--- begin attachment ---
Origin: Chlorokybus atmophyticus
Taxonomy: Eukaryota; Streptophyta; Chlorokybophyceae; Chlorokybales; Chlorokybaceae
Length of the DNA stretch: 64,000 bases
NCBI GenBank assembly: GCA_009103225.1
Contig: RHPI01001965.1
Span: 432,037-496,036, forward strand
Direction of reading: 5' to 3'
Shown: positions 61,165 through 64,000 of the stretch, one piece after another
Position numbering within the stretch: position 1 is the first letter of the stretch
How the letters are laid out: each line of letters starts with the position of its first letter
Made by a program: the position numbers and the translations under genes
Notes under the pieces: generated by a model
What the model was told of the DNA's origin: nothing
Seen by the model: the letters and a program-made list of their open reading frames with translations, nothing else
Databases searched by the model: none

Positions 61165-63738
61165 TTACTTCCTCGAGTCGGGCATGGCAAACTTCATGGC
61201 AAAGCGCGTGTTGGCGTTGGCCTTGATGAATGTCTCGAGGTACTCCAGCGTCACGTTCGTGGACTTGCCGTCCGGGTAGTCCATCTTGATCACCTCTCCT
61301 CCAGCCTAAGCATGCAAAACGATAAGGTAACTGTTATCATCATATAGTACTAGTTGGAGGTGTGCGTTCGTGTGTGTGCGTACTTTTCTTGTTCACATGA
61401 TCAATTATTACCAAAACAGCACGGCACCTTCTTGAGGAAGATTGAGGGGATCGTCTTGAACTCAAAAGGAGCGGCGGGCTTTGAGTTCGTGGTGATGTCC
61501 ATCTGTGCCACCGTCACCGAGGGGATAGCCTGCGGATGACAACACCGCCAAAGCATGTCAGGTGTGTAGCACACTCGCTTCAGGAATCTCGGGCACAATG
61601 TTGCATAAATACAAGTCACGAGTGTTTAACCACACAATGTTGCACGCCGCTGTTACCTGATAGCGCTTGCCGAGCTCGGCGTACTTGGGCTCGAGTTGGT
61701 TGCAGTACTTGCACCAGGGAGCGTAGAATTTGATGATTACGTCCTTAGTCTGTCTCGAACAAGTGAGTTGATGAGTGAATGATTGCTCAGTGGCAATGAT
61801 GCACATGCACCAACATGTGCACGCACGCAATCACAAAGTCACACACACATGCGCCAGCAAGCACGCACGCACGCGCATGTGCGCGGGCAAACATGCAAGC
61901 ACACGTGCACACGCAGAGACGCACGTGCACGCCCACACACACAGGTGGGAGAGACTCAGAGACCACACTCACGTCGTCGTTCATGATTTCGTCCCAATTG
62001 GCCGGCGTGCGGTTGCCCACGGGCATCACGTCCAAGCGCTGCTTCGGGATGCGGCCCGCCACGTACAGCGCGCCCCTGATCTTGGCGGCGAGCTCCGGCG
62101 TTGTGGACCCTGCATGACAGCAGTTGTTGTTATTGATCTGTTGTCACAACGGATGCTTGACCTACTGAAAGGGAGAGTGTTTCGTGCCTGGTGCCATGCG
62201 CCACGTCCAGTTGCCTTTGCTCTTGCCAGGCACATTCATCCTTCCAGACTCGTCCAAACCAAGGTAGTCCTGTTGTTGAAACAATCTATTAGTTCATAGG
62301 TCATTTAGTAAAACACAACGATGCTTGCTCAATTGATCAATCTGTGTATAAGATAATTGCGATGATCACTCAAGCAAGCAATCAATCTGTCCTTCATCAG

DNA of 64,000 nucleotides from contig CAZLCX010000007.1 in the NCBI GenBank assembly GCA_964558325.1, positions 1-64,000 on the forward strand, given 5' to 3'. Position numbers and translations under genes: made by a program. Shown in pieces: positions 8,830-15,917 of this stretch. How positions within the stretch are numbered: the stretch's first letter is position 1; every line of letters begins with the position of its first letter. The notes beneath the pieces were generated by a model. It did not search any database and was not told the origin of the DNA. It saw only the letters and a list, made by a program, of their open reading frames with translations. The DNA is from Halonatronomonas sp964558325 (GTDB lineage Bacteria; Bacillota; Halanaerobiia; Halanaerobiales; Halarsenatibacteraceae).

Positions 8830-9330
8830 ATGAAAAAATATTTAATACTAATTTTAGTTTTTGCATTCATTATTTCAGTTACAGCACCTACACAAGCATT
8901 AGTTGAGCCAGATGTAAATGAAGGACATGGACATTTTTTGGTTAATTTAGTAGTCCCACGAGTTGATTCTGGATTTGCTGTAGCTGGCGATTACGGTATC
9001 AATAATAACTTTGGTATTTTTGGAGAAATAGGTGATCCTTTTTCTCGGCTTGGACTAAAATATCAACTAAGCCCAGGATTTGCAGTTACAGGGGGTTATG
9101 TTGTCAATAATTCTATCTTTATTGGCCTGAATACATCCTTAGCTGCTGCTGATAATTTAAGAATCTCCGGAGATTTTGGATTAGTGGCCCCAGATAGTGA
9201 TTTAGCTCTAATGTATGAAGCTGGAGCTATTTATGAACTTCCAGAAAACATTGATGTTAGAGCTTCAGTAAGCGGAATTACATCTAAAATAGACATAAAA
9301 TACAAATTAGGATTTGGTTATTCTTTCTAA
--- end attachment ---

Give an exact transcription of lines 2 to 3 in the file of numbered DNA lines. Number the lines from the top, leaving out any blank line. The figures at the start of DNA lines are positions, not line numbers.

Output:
Taxonomy: Eukaryota; Streptophyta; Chlorokybophyceae; Chlorokybales; Chlorokybaceae
Length of the DNA stretch: 64,000 bases